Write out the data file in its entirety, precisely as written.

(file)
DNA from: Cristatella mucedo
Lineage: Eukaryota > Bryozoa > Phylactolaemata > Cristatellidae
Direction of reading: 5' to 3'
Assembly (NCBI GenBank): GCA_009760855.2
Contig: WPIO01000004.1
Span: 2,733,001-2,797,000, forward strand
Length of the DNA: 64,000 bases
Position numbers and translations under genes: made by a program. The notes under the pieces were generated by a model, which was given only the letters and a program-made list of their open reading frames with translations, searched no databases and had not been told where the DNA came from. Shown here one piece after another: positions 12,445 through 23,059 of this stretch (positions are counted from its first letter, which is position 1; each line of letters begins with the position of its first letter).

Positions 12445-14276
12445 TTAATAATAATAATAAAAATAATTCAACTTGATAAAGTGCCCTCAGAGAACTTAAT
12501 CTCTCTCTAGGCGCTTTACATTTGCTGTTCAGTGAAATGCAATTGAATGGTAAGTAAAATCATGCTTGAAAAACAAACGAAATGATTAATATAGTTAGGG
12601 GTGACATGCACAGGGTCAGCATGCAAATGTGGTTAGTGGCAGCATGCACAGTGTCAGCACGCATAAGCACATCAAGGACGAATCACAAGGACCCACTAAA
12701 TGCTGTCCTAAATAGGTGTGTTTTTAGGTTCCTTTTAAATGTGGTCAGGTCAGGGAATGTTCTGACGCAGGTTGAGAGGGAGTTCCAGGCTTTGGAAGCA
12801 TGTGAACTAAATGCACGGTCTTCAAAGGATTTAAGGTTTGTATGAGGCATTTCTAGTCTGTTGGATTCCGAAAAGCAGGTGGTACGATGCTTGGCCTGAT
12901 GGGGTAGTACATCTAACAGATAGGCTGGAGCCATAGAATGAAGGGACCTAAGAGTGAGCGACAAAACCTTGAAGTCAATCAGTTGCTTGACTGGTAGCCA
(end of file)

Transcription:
DNA from: Cristatella mucedo
Lineage: Eukaryota > Bryozoa > Phylactolaemata > Cristatellidae
Direction of reading: 5' to 3'
Assembly (NCBI GenBank): GCA_009760855.2
Contig: WPIO01000004.1
Span: 2,733,001-2,797,000, forward strand
Length of the DNA: 64,000 bases
Position numbers and translations under genes: made by a program. The notes under the pieces were generated by a model, which was given only the letters and a program-made list of their open reading frames with translations, searched no databases and had not been told where the DNA came from. Shown here one piece after another: positions 12,445 through 23,059 of this stretch (positions are counted from its first letter, which is position 1; each line of letters begins with the position of its first letter).

Positions 12445-14276
12445 TTAATAATAATAATAAAAATAATTCAACTTGATAAAGTGCCCTCAGAGAACTTAAT
12501 CTCTCTCTAGGCGCTTTACATTTGCTGTTCAGTGAAATGCAATTGAATGGTAAGTAAAATCATGCTTGAAAAACAAACGAAATGATTAATATAGTTAGGG
12601 GTGACATGCACAGGGTCAGCATGCAAATGTGGTTAGTGGCAGCATGCACAGTGTCAGCACGCATAAGCACATCAAGGACGAATCACAAGGACCCACTAAA
12701 TGCTGTCCTAAATAGGTGTGTTTTTAGGTTCCTTTTAAATGTGGTCAGGTCAGGGAATGTTCTGACGCAGGTTGAGAGGGAGTTCCAGGCTTTGGAAGCA
12801 TGTGAACTAAATGCACGGTCTTCAAAGGATTTAAGGTTTGTATGAGGCATTTCTAGTCTGTTGGATTCCGAAAAGCAGGTGGTACGATGCTTGGCCTGAT
12901 GGGGTAGTACATCTAACAGATAGGCTGGAGCCATAGAATGAAGGGACCTAAGAGTGAGCGACAAAACCTTGAAGTCAATCAGTTGCTTGACTGGTAGCCA